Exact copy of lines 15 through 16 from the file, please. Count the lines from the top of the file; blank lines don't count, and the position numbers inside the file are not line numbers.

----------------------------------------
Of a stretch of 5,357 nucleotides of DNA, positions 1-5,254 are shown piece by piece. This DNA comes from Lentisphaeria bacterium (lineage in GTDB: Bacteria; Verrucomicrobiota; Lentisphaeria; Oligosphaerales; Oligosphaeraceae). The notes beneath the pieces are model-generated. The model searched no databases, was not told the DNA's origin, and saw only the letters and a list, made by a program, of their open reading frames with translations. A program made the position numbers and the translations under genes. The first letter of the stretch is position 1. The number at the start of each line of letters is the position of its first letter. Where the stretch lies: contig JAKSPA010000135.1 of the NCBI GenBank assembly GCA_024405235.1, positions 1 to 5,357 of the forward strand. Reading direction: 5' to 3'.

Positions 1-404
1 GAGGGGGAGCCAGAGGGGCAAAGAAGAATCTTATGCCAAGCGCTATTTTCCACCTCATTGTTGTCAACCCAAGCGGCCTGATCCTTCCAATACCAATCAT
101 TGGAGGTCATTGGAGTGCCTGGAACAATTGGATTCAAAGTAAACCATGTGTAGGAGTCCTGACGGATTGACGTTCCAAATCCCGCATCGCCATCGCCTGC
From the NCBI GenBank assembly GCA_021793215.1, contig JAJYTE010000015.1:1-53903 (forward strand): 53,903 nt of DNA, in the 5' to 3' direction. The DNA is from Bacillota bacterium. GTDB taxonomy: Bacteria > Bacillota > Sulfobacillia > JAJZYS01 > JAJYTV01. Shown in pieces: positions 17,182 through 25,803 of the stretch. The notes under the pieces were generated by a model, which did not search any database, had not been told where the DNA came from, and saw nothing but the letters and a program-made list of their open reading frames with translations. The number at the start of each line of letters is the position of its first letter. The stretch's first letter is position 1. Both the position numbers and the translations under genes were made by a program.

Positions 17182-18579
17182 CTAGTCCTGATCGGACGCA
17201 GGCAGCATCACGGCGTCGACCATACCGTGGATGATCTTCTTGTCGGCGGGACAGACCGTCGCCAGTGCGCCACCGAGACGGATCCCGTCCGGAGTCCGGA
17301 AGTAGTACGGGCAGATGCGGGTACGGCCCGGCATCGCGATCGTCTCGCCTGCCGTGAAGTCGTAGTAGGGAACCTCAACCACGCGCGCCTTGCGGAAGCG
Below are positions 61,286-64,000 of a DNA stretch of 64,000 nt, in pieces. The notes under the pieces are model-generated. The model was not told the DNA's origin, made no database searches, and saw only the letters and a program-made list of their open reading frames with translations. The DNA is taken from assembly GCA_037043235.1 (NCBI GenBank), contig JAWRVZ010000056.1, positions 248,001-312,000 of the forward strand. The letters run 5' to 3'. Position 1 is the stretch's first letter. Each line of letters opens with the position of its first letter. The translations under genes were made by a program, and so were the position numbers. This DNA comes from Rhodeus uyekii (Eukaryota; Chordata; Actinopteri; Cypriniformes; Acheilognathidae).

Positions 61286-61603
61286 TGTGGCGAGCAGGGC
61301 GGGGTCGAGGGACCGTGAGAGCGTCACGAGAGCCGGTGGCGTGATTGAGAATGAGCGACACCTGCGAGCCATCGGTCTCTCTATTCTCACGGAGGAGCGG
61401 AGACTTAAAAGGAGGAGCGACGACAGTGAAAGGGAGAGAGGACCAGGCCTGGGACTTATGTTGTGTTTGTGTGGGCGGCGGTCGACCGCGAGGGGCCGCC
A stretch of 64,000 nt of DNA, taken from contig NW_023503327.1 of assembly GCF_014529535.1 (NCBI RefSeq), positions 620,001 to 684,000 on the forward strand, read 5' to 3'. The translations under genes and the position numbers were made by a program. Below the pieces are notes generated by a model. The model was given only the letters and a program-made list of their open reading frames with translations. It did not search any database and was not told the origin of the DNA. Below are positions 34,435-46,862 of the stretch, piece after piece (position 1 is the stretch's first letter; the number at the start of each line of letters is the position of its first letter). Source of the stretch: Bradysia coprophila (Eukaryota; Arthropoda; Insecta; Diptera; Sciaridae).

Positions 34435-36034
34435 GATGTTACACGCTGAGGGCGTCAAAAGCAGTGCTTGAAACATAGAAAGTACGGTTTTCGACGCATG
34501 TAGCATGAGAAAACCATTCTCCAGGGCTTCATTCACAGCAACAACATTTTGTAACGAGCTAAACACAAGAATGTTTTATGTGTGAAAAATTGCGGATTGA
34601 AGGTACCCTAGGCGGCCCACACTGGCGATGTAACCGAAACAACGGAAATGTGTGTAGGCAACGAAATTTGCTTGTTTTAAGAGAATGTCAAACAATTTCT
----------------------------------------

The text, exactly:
A stretch of 64,000 nt of DNA, taken from contig NW_023503327.1 of assembly GCF_014529535.1 (NCBI RefSeq), positions 620,001 to 684,000 on the forward strand, read 5' to 3'. The translations under genes and the position numbers were made by a program. Below the pieces are notes generated by a model. The model was given only the letters and a program-made list of their open reading frames with translations. It did not search any database and was not told the origin of the DNA. Below are positions 34,435-46,862 of the stretch, piece after piece (position 1 is the stretch's first letter; the number at the start of each line of letters is the position of its first letter). Source of the stretch: Bradysia coprophila (Eukaryota; Arthropoda; Insecta; Diptera; Sciaridae).

Positions 34435-36034